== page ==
A withering comment
in the Grauniad recently gave me pause for thought:
For reasons that are not all bad, we have turned 1939-45 into a kind of creation myth, the noble story of modern Britain's birth. We vote for Churchill as our Greatest Briton and revere the Queen in part because she is a direct link to that chapter in our history, the moment when we were unambiguously on the side of good.
That, of course, is a key difference between us and our fellow Europeans, for whom that period is anything but simple or unambiguous.
However, the author, Jonathan Freedland, has somewhat overlooked the fact that dear-old Blighty was unambiguously on the side of "evil", in the form of the most brutal imperialism the world has ever known, for over four centuries, and indeed some of that imperialism continues to this day, in Northern Ireland (a.k.a. the chunk of Éire that was stolen from the Irish), the "Falkland Islands" (a.k.a. the Argentinian Islas Malvinas), and in thirteen other "British" Overseas Territories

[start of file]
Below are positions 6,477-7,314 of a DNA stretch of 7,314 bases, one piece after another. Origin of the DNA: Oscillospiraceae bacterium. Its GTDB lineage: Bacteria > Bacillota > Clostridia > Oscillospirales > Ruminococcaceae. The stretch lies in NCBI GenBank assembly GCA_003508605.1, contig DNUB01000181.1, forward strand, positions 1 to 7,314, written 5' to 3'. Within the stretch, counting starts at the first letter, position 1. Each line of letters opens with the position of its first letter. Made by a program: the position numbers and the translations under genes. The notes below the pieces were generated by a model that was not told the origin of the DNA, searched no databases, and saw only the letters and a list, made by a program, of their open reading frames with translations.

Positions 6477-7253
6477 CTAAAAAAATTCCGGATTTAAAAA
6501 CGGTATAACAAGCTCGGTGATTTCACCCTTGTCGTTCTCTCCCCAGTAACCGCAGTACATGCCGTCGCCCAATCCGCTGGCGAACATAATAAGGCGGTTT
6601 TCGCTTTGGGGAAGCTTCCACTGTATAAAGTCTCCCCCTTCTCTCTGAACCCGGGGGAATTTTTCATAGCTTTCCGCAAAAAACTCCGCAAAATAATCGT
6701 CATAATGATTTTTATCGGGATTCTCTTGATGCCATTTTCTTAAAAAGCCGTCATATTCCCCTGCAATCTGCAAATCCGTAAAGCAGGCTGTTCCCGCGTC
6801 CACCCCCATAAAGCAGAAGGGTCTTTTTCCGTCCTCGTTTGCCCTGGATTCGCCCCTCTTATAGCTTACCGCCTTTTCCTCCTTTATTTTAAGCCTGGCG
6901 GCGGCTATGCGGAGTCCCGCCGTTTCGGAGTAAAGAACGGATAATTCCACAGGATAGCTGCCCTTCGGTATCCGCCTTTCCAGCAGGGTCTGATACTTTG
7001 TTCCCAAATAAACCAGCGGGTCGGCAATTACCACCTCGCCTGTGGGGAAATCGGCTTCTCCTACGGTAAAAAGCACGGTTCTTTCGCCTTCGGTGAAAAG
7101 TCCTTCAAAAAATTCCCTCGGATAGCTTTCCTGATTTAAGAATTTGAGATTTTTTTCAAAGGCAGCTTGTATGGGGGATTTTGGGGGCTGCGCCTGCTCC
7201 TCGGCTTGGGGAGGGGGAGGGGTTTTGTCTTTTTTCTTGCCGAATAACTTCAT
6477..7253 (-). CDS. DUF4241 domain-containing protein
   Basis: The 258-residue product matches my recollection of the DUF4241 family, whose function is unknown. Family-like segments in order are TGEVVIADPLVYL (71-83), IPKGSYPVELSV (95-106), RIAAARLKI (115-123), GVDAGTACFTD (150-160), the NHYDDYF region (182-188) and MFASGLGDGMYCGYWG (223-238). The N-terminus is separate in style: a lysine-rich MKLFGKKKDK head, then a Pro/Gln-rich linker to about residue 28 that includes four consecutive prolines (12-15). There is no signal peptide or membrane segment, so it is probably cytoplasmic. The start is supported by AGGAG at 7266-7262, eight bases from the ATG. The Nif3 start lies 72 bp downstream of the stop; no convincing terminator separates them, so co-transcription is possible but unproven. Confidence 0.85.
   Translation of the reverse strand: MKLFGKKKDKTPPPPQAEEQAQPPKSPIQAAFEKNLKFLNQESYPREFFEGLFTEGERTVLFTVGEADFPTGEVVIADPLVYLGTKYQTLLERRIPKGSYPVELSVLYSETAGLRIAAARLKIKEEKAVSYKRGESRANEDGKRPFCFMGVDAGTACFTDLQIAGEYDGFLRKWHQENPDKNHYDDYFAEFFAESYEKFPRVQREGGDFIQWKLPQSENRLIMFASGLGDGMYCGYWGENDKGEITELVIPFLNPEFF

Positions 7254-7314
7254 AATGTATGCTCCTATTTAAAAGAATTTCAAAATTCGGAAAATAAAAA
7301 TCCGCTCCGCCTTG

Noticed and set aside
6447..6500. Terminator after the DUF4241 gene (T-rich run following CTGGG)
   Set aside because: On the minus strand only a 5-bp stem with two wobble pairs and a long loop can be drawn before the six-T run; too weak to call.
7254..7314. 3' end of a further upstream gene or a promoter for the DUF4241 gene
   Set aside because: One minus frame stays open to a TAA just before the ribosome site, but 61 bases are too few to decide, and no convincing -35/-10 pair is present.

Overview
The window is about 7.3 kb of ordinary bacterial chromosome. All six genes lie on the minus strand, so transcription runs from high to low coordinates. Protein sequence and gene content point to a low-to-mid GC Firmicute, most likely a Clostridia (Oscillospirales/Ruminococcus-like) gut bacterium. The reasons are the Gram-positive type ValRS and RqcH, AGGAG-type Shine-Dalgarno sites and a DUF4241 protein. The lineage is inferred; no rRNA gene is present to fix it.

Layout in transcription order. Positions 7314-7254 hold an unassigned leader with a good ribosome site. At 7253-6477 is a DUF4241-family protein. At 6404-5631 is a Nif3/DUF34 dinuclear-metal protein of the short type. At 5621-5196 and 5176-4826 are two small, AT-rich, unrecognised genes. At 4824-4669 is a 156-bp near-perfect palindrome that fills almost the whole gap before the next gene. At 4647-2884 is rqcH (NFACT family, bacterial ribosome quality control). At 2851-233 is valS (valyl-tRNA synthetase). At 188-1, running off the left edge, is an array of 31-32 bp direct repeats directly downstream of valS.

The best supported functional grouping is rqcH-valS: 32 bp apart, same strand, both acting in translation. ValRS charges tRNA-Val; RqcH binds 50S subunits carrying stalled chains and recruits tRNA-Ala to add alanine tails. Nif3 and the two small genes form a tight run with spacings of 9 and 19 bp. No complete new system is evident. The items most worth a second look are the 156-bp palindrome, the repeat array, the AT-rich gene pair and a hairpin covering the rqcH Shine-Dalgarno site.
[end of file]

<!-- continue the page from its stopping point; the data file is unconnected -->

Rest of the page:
As far as I'm aware, the British government has never apologised for invading and conquering these foreign sovereign nations, then brutally murdering the indigenous inhabitants in the name of "God" and the Monarch du jour.
If the British government was truly interested in being "unambiguously on the side of good", it'd hand back
that which it stole, and apologise for centuries of brutality
, instead of being a bunch of sycophants
to the American Empire
, which by all accounts seems to be shaping up to be even worse
than our own.
"Great" Britain really doesn't need stereotypes to give it shame, its own history does that quite adequately.
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